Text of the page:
We all love a good tridacnid; here are a few gems I shot on a recent trip.
The very first time I saw a wild tridacnid, I was quite amazed. I’d seen them on TV of course, but I wasn’t expecting them to be as variable as they are. That was quite a while ago, and I guess I have become less impressed with them – familiarity breeding contempt perhaps?
So, when I remember, I try to take a few photos just to remind myself of their variability and astounding beauty. I should add that these images, from the Red Sea, are mainly showcasing Tridacna squamosa. I’m not the best at clam ID, especially when the individual is embedded within coral, so please feel free to correct me. I won’t be offended.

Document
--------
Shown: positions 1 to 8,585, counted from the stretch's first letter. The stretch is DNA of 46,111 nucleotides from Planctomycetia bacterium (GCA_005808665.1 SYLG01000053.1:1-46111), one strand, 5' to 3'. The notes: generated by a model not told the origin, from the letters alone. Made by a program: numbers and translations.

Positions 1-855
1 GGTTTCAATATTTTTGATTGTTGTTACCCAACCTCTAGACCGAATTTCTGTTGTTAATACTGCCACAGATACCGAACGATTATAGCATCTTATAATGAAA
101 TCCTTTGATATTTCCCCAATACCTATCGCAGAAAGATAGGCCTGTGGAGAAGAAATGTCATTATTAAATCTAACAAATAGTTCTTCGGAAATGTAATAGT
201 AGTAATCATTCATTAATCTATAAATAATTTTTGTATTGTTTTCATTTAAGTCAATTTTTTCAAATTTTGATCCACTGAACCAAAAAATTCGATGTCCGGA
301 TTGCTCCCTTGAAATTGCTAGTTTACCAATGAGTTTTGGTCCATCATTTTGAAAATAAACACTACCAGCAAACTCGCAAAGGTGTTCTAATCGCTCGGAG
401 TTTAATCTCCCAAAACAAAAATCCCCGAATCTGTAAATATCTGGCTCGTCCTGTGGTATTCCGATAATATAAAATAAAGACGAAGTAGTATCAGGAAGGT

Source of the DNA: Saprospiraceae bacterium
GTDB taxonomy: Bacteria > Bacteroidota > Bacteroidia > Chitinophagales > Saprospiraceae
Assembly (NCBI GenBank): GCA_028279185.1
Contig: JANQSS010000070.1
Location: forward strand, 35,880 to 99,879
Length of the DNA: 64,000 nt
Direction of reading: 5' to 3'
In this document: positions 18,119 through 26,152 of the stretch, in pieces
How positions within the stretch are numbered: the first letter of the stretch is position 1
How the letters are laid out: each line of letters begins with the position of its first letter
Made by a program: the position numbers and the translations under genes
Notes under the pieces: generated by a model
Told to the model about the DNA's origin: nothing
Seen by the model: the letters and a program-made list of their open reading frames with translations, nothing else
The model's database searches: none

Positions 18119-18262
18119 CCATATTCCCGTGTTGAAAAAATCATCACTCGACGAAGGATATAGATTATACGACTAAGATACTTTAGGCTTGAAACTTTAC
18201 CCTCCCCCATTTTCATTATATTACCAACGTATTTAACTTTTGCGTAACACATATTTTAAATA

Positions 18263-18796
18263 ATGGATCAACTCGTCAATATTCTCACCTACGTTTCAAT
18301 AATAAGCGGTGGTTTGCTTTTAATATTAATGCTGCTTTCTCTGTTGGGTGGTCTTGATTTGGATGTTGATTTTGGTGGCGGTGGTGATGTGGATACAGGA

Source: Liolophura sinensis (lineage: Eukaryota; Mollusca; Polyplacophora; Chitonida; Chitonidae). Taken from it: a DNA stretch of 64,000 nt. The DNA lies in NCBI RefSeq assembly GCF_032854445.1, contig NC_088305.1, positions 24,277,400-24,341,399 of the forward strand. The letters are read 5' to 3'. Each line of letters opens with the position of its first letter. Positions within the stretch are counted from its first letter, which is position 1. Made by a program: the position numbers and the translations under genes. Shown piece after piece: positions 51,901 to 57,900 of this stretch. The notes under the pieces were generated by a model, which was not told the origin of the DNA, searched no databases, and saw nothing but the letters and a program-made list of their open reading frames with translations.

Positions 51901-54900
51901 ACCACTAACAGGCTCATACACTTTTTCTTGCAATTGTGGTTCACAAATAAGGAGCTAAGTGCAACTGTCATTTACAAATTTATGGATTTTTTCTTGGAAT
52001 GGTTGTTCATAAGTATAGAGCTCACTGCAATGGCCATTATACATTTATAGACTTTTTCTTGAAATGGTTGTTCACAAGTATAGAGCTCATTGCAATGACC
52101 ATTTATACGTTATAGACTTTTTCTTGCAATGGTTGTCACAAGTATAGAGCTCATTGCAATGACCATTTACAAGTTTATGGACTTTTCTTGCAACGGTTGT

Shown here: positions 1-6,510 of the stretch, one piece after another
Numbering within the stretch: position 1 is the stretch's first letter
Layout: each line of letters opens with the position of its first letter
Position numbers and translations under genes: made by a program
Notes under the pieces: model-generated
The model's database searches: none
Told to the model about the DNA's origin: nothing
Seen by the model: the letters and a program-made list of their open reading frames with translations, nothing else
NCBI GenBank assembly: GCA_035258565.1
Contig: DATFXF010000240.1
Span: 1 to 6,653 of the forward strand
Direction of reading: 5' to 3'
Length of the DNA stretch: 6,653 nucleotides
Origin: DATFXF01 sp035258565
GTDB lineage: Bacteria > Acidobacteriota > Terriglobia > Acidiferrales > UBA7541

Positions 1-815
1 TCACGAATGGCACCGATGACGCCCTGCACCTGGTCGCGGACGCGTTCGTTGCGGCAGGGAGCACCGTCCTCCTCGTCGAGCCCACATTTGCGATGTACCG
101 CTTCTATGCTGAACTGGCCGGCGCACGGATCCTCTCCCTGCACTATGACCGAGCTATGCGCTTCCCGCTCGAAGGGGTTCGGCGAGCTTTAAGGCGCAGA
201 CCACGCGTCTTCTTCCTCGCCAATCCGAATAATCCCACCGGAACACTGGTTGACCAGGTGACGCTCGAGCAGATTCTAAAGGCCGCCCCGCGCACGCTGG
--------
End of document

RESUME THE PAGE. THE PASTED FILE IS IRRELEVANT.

I’ve never yet found a satisfying answer as to why tridacnids are so variable in coloration and patternation; I have harbored a suspicion that they look a little like noxious flatworms when seen from above, but I don’t think anyone else shares that opinion. In fact, I’m not sure if anyone really knows why such variability occurs. No two clams are the same, and perhaps that’s just the way it is.